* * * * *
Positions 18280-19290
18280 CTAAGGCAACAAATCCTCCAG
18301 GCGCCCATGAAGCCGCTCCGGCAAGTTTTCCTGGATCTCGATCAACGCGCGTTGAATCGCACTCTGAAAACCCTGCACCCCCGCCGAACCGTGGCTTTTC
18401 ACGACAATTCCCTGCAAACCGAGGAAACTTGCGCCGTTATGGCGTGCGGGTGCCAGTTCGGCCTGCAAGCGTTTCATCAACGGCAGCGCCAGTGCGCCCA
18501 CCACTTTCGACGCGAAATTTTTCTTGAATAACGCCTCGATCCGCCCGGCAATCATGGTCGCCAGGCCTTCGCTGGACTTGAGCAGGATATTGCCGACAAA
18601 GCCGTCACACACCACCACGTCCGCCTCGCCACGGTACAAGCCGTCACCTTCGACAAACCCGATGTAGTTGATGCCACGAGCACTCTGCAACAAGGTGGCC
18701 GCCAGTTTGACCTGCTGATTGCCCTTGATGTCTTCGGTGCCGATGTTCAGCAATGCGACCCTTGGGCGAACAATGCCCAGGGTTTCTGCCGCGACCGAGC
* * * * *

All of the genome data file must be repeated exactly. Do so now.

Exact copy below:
Positions 18280-19290
18280 CTAAGGCAACAAATCCTCCAG
18301 GCGCCCATGAAGCCGCTCCGGCAAGTTTTCCTGGATCTCGATCAACGCGCGTTGAATCGCACTCTGAAAACCCTGCACCCCCGCCGAACCGTGGCTTTTC
18401 ACGACAATTCCCTGCAAACCGAGGAAACTTGCGCCGTTATGGCGTGCGGGTGCCAGTTCGGCCTGCAAGCGTTTCATCAACGGCAGCGCCAGTGCGCCCA
18501 CCACTTTCGACGCGAAATTTTTCTTGAATAACGCCTCGATCCGCCCGGCAATCATGGTCGCCAGGCCTTCGCTGGACTTGAGCAGGATATTGCCGACAAA
18601 GCCGTCACACACCACCACGTCCGCCTCGCCACGGTACAAGCCGTCACCTTCGACAAACCCGATGTAGTTGATGCCACGAGCACTCTGCAACAAGGTGGCC
18701 GCCAGTTTGACCTGCTGATTGCCCTTGATGTCTTCGGTGCCGATGTTCAGCAATGCGACCCTTGGGCGAACAATGCCCAGGGTTTCTGCCGCGACCGAGC